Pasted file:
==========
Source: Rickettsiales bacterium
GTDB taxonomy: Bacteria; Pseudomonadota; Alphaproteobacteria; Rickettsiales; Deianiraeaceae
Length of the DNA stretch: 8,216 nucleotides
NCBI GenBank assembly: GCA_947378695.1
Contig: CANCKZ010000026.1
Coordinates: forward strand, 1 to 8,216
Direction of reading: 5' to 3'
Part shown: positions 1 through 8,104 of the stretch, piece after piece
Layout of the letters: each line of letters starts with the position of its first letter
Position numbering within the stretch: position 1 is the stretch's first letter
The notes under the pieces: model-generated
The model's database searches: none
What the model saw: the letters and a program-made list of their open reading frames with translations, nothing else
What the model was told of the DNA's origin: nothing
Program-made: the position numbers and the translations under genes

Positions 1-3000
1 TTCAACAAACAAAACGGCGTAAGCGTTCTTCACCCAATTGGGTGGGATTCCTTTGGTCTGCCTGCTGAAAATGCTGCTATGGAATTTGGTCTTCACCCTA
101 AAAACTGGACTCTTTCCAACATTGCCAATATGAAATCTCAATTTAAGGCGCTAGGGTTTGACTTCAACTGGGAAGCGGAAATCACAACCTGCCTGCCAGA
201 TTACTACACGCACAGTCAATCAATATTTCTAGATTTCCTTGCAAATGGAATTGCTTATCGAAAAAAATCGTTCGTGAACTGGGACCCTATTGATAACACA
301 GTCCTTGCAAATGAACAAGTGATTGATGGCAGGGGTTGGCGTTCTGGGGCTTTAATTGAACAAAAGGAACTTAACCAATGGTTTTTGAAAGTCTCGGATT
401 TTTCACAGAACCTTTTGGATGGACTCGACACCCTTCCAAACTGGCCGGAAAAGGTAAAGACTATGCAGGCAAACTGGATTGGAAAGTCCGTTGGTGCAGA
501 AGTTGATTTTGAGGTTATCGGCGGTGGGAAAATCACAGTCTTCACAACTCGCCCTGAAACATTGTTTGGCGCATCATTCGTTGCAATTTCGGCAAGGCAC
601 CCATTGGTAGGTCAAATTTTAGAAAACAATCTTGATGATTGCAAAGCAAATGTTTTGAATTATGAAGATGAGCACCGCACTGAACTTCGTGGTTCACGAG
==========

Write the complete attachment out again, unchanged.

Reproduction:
Source: Rickettsiales bacterium
GTDB taxonomy: Bacteria; Pseudomonadota; Alphaproteobacteria; Rickettsiales; Deianiraeaceae
Length of the DNA stretch: 8,216 nucleotides
NCBI GenBank assembly: GCA_947378695.1
Contig: CANCKZ010000026.1
Coordinates: forward strand, 1 to 8,216
Direction of reading: 5' to 3'
Part shown: positions 1 through 8,104 of the stretch, piece after piece
Layout of the letters: each line of letters starts with the position of its first letter
Position numbering within the stretch: position 1 is the stretch's first letter
The notes under the pieces: model-generated
The model's database searches: none
What the model saw: the letters and a program-made list of their open reading frames with translations, nothing else
What the model was told of the DNA's origin: nothing
Program-made: the position numbers and the translations under genes

Positions 1-3000
1 TTCAACAAACAAAACGGCGTAAGCGTTCTTCACCCAATTGGGTGGGATTCCTTTGGTCTGCCTGCTGAAAATGCTGCTATGGAATTTGGTCTTCACCCTA
101 AAAACTGGACTCTTTCCAACATTGCCAATATGAAATCTCAATTTAAGGCGCTAGGGTTTGACTTCAACTGGGAAGCGGAAATCACAACCTGCCTGCCAGA
201 TTACTACACGCACAGTCAATCAATATTTCTAGATTTCCTTGCAAATGGAATTGCTTATCGAAAAAAATCGTTCGTGAACTGGGACCCTATTGATAACACA
301 GTCCTTGCAAATGAACAAGTGATTGATGGCAGGGGTTGGCGTTCTGGGGCTTTAATTGAACAAAAGGAACTTAACCAATGGTTTTTGAAAGTCTCGGATT
401 TTTCACAGAACCTTTTGGATGGACTCGACACCCTTCCAAACTGGCCGGAAAAGGTAAAGACTATGCAGGCAAACTGGATTGGAAAGTCCGTTGGTGCAGA
501 AGTTGATTTTGAGGTTATCGGCGGTGGGAAAATCACAGTCTTCACAACTCGCCCTGAAACATTGTTTGGCGCATCATTCGTTGCAATTTCGGCAAGGCAC
601 CCATTGGTAGGTCAAATTTTAGAAAACAATCTTGATGATTGCAAAGCAAATGTTTTGAATTATGAAGATGAGCACCGCACTGAACTTCGTGGTTCACGAG